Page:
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Editorial comment

A few weeks ago, information and analysis firm IHS declared that oil majors ExxonMobil and Saudi Aramco had individually developed new steam cracking processes that allow petrochemical producers to (more or less) skip the refining process when converting crude oil directly to light olefins. Incredibly, these new, groundbreaking processes have the potential to save operators up to US$200/t of ethylene produced, according to IHS Chemical's ‘Process Economics Program (PEP): Steam Cracking of Crude Oil’ report.

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Lying at the heart of petrochemical complexes, steam crackers have been a technology of choice for decades. It all began in 1891, with Russian engineer Vladimir Shukhov’s development of the world’s first thermal cracking method, the Shukhov cracking process, which marked a significant milestone for the petrochemical industry. Jumping ahead to 1912, William Merriam Burton and Robert E. Humphreys designed a similar thermal cracking process that operated under temperature conditions of 700 - 750°F and an absolute pressure of 90 psi. In this system, both the condenser and the boiler were continuously kept under pressure. Later, in 1921, the Universal Oil Products Company’s C. P. (Carbon Petroleum) Dubbs introduced a more sophisticated method that operated at higher temperatures of 750 - 860°F. The Dubbs process, as it came to be called, dominated the market until the early 1940s – the beginning of the catalytic cracking era.

Following this period of new inventions and innovation, in 1941, the world’s first steam cracker was established at Standard Oil Company of New Jersey’s (now ExxonMobil's) Baton Rouge refinery in Louisiana. In the years and decades to follow, ethylene emerged as a large volume intermediate, replacing acetylene as a prime material for synthesis, and the emergence of steam cracking brought about the replacement of thermal cracking plants. Since then, the technology has been continually optimised to meet the economic and environmental requirements of modern society, and, with this latest announcement, both ExxonMobil and Saudi Aramco have stepped things up a gear.

ExxonMobil commissioned its world scale facility in Singapore in 2014, producing 1 million tpy of ethylene directly from crude oil. Researchers at IHS Chemical believe that this process achieves some US$100 - 200/t more than traditional naphtha cracking, taking advantage of the premium that naphtha commands over crude oil in Southeast Asia. So how does it work? According to the research, the steam cracking process bypasses the refinery and feeds crude oil directly to the cracking furnaces (which have each been modified to include a flash pot between the convective and radiant sections). Then, oil is preheated and flashed, ‘topping’ the lighter components from the crude. The extracted vapour is subsequently fed back into the furnace’s radiant coils and cracked in the typical manner. The heavier liquid that collects at the bottom of the flash pot is transferred to the company’s adjacent refinery, or sold to market.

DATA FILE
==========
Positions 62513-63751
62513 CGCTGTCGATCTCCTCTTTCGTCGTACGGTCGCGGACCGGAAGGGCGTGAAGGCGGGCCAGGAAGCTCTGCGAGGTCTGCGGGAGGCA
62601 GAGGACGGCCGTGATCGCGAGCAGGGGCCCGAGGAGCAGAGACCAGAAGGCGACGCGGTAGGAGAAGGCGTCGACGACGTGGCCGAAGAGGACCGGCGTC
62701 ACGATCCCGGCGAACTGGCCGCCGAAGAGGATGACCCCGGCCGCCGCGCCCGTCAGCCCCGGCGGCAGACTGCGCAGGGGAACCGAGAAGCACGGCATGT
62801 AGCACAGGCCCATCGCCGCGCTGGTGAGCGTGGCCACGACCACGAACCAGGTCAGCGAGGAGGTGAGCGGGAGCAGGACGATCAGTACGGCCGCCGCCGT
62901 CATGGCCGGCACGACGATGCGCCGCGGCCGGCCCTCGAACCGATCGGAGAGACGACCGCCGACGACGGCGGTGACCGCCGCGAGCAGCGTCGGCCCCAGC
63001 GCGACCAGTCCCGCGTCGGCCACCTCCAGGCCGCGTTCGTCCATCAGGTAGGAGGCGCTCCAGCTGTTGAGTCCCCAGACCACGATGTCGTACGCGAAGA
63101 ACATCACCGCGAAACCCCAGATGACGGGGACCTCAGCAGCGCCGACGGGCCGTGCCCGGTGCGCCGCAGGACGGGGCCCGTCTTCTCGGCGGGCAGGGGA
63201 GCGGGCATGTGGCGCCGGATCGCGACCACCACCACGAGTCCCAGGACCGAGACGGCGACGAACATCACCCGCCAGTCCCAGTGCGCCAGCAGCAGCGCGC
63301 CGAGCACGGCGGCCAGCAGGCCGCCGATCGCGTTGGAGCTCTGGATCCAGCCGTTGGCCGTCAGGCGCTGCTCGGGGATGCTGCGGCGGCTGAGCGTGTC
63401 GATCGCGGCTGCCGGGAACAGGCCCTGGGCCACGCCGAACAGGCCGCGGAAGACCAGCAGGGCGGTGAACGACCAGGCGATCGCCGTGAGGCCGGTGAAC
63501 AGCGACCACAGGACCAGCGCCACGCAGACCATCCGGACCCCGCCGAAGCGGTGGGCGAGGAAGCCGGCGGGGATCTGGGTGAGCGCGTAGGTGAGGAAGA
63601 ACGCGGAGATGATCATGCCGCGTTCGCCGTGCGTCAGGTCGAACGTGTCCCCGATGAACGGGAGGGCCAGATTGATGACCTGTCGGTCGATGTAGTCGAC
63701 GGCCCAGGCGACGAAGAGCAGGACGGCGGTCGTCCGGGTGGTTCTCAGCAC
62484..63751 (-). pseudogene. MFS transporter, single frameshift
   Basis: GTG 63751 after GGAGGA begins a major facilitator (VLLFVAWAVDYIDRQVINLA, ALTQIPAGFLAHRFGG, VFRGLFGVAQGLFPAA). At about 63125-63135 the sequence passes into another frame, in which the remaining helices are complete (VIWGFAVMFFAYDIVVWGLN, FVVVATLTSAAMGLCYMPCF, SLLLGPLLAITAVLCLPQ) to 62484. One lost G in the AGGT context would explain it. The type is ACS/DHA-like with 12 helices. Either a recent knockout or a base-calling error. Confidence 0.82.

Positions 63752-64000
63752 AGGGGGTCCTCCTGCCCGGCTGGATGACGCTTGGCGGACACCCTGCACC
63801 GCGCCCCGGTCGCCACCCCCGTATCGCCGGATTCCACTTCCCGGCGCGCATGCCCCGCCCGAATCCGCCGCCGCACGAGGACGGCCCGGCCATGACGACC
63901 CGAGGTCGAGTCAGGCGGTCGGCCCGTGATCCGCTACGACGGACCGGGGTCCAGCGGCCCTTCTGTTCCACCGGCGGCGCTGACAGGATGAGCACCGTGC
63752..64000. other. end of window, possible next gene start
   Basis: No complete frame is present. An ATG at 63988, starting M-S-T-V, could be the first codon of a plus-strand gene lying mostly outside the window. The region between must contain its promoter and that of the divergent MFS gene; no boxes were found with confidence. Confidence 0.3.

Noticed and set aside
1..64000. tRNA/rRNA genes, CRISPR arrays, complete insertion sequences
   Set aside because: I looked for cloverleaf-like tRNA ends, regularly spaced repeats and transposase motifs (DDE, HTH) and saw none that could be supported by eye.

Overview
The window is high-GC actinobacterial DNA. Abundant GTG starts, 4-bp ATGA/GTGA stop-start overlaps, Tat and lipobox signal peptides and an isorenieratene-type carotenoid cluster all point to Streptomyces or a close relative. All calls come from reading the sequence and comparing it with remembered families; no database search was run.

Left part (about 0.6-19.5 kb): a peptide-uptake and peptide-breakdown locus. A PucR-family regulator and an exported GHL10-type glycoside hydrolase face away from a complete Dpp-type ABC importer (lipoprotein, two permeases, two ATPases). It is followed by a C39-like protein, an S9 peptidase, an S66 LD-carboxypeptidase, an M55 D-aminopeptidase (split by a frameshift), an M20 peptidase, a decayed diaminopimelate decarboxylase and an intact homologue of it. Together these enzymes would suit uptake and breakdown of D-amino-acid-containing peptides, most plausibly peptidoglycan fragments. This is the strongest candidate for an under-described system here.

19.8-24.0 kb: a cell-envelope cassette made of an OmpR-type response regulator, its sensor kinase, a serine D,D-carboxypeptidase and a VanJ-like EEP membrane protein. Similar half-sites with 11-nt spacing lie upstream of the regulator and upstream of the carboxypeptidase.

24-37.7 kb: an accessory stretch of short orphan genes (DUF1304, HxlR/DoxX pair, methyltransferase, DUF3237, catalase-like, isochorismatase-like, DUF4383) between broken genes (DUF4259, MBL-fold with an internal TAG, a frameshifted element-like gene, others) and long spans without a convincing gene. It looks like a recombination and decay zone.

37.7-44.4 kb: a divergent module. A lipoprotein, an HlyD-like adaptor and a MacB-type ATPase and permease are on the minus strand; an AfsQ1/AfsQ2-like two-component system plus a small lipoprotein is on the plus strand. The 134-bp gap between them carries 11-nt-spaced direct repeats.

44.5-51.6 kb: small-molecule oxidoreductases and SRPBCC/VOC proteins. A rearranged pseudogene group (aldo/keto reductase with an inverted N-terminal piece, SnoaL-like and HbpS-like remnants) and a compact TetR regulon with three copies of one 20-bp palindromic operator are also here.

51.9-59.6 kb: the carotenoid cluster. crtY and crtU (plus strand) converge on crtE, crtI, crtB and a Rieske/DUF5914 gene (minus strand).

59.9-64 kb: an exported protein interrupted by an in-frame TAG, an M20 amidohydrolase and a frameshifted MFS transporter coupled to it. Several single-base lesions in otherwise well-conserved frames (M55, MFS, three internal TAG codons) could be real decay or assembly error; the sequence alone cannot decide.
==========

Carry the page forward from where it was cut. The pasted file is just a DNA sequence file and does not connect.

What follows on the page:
The Saudi Aramco steam cracking process, on the other hand, operates according to an entirely different concept. Although the process is currently only a proposed project, in June 2016, Aramco announced a joint venture with SABIC for the construction of a crude oil to chemicals complex in Saudi Arabia – according to IHS Chemical, it is possible, at least in part, that the complex will employ the new steam cracking process. It begins by feeding a whole barrel of crude to a hydrocracking unit, which removes sulfur and shifts the boiling point curve toward lighter compounds. The gas-oil and lighter products are sent to a traditional steam cracker, while the heavier products go to a proprietary, Aramco-developed deep fluid catalytic cracking (FCC) unit that maximises olefin output. IHS Chemical estimates the cash cost for the crude to olefins process to be US$200/t cheaper than for a naphtha cracker; however, as the hydrocracking and FCC equipment would result in significant capital costs, the process is estimated to work out as roughly equivalent, cost wise, to naphtha cracking in Saudi Arabia.

Petrochemical producers are certainly set to benefit from breakthrough processes such as these in decades to come. Who will be next to step up their game? Only time will tell.